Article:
Student Credit Cards

Updated 24 September 2019

Currently, there are no credit cards in New Zealand that specifically cater to students. While elsewhere, banks may offer cards targeted at students – with full time study as an eligibility requirement – here in New Zealand, students have to opt for alternative card options. This means finding a card provider that allows for applications from low income earners with minimal credit history. But while the options may be limited, there is some potential out there.

Here are some of the features to look out for if you are a student applying for your first credit card in New Zealand.

Low Income Requirement

Many credit cards have a minimum income requirement that must be met if the applicant is to be approved. This minimum income requirement is the minimum amount you can earn in a year to be eligible for the card. The lowest minimum income requirement is usually $15,000 to $20,000, so unless you bring in this amount each year, a credit card may not be an option.

Before applying, check the minimum income requirement on the card you are interested in. You may want to contact the card provider for more information on where this income can come from. Some providers may allow for income from other sources than just a paycheck.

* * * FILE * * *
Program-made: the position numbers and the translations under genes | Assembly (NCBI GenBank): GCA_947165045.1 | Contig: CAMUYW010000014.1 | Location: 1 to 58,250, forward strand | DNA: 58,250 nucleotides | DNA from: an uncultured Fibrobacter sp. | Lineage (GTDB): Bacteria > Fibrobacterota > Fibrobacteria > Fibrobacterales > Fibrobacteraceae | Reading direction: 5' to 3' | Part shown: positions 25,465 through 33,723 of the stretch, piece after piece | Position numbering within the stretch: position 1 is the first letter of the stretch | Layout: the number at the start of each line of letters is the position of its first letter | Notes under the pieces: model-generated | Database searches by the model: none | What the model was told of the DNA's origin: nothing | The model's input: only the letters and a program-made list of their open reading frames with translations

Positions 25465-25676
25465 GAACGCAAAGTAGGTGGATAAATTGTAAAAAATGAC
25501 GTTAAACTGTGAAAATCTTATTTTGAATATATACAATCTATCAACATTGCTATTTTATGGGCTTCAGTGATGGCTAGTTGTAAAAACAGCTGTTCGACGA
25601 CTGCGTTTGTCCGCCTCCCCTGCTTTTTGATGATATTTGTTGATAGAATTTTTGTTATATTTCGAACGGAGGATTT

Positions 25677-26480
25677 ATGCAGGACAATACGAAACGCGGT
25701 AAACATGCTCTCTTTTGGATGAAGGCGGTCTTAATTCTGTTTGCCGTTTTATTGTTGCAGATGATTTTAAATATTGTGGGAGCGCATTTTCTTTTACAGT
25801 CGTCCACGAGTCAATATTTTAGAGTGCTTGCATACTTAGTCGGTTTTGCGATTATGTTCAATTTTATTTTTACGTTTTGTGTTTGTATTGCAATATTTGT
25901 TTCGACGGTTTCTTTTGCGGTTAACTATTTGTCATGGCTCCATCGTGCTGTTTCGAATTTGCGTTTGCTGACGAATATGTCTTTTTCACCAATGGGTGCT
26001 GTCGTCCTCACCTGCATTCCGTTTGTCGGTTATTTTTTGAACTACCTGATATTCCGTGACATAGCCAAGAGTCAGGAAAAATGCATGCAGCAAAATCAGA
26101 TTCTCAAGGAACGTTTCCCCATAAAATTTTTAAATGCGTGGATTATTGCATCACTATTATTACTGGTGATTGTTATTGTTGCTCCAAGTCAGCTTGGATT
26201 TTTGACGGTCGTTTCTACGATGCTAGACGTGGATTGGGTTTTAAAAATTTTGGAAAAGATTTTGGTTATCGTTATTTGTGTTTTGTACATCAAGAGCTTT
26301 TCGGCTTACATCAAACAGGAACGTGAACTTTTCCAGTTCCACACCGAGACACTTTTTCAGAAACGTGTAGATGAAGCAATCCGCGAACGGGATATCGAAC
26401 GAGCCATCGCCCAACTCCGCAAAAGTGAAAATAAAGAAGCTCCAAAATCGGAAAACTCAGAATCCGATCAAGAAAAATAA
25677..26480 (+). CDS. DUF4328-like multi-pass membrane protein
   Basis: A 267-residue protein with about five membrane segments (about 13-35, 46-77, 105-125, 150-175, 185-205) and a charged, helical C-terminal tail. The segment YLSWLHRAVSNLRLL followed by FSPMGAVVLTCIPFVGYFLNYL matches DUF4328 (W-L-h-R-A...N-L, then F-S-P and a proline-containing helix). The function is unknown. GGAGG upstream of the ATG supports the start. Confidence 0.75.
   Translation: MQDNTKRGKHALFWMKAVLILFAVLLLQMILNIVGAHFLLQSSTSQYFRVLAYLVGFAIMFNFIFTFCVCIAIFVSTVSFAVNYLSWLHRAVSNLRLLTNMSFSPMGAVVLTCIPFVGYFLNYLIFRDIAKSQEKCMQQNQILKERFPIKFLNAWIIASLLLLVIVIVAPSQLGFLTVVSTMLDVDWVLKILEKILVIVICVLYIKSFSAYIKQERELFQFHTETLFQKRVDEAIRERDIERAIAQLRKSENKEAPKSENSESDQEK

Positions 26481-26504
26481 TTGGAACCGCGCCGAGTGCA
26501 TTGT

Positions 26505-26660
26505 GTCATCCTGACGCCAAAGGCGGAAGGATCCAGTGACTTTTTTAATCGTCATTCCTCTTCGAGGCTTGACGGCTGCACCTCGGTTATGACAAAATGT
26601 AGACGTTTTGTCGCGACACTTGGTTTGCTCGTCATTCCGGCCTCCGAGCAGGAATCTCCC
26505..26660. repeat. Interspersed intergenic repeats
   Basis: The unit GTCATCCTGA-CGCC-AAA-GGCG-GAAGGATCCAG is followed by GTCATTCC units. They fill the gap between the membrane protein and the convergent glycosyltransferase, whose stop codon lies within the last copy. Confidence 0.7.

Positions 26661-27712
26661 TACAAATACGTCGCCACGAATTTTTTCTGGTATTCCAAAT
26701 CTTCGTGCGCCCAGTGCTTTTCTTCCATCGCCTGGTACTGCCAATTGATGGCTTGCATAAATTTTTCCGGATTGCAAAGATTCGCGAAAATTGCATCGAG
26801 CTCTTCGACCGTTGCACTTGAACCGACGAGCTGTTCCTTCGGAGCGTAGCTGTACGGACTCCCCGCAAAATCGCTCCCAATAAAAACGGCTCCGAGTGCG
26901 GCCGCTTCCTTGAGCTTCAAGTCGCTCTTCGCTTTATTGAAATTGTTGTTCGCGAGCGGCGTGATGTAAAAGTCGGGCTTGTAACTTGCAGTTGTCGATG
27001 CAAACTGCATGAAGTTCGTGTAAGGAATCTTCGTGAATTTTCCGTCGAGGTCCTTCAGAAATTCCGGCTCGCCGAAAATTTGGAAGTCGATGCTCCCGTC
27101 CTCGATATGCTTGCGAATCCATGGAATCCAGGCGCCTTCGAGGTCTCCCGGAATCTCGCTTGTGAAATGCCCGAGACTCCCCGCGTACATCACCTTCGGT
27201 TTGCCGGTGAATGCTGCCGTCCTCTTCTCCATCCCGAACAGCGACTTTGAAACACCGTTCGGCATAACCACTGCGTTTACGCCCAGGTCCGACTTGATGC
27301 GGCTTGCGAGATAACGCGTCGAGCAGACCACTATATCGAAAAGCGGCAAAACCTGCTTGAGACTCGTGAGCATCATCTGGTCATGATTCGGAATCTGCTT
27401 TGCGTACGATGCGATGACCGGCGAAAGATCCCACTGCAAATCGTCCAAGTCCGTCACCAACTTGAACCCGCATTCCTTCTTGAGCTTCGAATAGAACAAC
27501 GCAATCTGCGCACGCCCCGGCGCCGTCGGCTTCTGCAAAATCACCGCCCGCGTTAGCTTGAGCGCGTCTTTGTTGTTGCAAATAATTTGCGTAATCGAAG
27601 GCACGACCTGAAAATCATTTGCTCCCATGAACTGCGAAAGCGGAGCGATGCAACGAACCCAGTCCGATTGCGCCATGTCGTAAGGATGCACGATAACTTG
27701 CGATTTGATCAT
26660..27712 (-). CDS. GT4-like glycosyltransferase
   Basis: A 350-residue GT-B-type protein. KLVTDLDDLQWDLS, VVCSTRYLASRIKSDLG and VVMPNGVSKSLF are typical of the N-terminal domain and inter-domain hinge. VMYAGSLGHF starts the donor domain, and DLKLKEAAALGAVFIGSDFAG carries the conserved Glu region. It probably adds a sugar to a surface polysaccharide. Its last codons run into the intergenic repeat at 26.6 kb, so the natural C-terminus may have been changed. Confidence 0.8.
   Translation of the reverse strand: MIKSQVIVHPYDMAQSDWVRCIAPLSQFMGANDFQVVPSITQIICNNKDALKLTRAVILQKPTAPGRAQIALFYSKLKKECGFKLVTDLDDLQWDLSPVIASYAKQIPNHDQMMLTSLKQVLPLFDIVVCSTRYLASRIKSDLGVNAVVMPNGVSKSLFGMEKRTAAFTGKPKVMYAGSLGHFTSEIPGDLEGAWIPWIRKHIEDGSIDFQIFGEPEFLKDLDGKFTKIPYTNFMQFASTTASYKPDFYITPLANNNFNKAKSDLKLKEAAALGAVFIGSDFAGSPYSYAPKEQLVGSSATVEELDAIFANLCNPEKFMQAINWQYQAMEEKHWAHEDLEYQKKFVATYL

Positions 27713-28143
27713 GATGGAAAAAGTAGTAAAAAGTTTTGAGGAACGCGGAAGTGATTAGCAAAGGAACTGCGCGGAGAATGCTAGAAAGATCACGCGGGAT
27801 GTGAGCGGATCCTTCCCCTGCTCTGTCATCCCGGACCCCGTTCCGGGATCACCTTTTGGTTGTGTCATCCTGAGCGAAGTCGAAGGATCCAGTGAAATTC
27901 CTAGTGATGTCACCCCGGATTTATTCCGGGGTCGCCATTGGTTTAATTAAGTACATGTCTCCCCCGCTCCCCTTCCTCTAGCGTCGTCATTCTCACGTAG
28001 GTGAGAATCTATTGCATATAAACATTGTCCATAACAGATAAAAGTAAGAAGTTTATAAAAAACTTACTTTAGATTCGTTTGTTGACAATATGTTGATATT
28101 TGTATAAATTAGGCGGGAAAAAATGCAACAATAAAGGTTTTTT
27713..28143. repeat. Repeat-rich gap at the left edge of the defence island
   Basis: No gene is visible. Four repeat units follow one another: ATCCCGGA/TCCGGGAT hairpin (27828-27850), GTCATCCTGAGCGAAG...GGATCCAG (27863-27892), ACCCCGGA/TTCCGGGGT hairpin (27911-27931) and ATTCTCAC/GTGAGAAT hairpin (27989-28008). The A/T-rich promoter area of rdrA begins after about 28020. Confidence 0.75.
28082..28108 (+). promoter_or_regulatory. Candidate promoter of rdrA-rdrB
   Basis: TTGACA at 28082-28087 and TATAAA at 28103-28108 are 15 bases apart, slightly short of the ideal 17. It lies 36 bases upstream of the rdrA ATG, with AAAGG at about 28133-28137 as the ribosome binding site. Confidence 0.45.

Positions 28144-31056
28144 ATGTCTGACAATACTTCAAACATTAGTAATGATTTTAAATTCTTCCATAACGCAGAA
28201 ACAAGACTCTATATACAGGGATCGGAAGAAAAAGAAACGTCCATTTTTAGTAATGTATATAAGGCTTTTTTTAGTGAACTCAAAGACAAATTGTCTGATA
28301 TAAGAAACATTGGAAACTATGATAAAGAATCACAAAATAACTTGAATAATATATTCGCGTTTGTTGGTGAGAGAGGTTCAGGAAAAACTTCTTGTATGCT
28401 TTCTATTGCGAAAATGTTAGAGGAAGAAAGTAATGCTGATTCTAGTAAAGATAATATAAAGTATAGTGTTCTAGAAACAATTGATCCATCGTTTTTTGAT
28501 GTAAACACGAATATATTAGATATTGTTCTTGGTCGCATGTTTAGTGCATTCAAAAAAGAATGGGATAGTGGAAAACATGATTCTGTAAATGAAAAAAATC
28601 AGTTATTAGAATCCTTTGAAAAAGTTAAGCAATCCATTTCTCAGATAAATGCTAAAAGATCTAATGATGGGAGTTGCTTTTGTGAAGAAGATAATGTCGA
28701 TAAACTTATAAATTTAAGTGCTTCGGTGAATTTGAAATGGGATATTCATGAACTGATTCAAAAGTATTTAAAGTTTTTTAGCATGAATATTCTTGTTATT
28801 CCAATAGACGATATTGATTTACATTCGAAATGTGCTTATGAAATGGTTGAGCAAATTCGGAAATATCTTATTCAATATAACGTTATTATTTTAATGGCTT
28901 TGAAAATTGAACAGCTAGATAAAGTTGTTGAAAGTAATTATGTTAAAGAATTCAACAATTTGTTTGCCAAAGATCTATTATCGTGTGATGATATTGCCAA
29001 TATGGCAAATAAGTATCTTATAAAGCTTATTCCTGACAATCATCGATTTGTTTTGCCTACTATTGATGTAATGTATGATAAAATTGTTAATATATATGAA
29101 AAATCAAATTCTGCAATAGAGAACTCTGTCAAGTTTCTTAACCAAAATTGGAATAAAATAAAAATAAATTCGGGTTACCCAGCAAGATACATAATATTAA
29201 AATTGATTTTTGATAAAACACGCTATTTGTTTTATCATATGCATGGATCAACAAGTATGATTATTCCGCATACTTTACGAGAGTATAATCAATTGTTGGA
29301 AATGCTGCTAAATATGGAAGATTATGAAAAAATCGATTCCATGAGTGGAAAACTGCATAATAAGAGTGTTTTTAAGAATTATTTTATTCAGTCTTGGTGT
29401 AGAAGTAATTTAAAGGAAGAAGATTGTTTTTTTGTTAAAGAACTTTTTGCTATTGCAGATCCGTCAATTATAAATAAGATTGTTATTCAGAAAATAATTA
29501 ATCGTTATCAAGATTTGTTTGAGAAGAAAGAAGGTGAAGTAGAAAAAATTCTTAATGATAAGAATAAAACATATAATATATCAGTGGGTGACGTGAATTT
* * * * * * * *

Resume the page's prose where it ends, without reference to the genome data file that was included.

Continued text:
Low Credit Limit

When assessing each application, card providers will take into account certain factors – such as the applicant’s income – to determine what their credit limit will be. In a card provider’s eyes, lower income earners cannot afford to spend as much as higher income earners, and have less available cash to back them up if they get into trouble by overspending.

To reduce the risk of cardholders overspending, card providers often set a lower credit limit on low income earners. If you are new to credit cards, this lower limit can be a good thing. It can be all too easy to overspend when you’re new to credit, and this low credit limit can prevent you from getting into too much trouble.

Low Annual Fee

Most students don’t have money to throw around, which is why it can be a good idea to look for a credit card with a low annual fee, or no annual fee at all. There are plenty of low and no annual fee cards out there, which help cardholders to save on their outgoing expenses. By paying no annual fee, or even a smaller than average annual fee, you can put your money to better use, buying textbooks or two minute noodles.

Low Rate

Finding a card with a low rate may be more important than finding one with no annual fee, especially if you are new to credit. If you ever carry a balance on your credit card, it will attract interest at the card’s standard rate. As you get used to dealing with credit cards, you may find you carry a balance now and then.

While it’s best to clear your balance each statement period, if you don’t quite manage that, it’s better to pay interest at a lower rate than a higher rate. Comparing the options, you may find that cards with no annual fees have higher interest rates, while those with lower interest rates have higher annual fees. Think about which will offer you the most in savings before choosing between the two.

No Frills Features